Named after the distinctive red clay of its cliffs that formerly fronted the sea, Tanah Merah (“red cliffs” in Malay) used to function as a strategically located headland both to spot approaching enemies, and as a friendly lookout that sailors could use to navigate their course.
In 1603, a historical event occurred in the waters off Tanah Merah during which a Portuguese trading ship, the Santa Catarina, was captured by the Dutch in an attempt to break the Portuguese trade monopoly along the Straits of Malacca. To justify the seizure of the ship, Dutch lawyer Hugo Grotius wrote two tracts: Mare Liberum (“The Free Sea” in Latin) and De Jure Praedae (“On the Law of Spoils” in Latin), which were instrumental in the development of modern notions of international waters, freedom of navigation and maritime trade as well as legal justifications for war.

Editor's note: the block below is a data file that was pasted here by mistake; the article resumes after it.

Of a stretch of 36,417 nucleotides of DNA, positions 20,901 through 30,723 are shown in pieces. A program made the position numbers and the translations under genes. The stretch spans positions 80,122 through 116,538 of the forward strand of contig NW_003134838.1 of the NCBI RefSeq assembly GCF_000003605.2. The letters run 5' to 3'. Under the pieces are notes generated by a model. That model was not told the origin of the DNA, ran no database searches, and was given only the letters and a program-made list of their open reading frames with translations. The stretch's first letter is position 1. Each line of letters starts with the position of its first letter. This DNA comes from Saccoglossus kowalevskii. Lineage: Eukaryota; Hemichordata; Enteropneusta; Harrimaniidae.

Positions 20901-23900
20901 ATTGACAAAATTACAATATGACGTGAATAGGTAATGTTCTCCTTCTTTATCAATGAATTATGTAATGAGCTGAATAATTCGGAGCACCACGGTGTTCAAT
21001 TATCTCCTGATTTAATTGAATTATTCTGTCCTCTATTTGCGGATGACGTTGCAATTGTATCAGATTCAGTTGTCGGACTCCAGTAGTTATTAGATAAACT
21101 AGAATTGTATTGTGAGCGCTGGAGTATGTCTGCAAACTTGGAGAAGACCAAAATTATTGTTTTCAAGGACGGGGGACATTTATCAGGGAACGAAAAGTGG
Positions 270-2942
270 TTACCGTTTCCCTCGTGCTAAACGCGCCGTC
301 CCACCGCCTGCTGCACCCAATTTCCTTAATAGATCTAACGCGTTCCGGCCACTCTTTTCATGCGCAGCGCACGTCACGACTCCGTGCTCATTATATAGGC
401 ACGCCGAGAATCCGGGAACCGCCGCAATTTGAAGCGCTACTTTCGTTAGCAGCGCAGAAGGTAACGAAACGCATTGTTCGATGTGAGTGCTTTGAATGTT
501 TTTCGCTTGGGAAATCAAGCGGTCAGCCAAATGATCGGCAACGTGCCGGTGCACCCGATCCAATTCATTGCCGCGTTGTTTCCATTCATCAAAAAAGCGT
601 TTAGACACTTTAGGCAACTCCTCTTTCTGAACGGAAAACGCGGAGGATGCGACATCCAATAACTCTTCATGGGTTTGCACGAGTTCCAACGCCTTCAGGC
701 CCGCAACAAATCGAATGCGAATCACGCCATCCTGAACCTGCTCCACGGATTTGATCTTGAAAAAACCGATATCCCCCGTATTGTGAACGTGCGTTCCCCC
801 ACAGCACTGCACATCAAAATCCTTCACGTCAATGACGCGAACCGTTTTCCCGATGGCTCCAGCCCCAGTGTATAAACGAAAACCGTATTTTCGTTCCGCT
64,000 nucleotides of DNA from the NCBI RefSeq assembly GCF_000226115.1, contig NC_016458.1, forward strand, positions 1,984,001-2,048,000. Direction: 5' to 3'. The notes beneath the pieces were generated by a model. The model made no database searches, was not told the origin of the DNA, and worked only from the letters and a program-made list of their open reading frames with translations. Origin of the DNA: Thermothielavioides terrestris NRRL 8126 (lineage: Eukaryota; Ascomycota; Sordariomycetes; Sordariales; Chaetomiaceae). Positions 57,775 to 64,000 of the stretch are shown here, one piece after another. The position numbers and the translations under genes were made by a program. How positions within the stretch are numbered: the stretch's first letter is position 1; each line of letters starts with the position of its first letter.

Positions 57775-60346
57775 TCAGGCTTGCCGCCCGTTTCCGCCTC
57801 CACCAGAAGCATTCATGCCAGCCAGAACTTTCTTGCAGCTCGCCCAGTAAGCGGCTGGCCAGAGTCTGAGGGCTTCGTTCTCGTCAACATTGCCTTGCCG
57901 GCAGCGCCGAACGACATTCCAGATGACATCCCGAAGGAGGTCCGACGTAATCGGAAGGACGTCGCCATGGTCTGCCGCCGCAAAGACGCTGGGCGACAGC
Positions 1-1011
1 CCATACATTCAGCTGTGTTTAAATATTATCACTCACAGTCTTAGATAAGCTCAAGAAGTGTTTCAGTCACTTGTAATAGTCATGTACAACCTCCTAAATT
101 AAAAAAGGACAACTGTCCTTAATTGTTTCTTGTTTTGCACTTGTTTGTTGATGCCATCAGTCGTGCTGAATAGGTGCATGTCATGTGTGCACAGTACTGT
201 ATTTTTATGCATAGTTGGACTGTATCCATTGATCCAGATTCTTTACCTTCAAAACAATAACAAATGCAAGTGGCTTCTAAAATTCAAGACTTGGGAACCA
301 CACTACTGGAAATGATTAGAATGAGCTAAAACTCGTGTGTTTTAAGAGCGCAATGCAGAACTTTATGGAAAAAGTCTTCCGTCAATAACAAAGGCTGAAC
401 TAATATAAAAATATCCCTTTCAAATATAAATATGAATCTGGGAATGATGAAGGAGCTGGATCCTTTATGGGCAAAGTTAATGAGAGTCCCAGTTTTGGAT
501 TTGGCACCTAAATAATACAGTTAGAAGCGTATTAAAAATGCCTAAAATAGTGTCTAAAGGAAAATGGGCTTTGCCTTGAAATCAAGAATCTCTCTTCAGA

The strategic position of Tanah Merah is also evident in the many pillboxes that used to dot the area. A prominent gunpowder magazine was built and artillery guns installed by the British, with a nearby jetty for boats to bring in supplies and cargo. This magazine was left intact until land reclamation commenced in the 1970s, during which it was dismantled. After World War II, Tanah Merah’s hills were the place from which the very first lorry of earth was removed for land reclamation works along the former coastline, from Bedok all the way to Tanjong Rhu.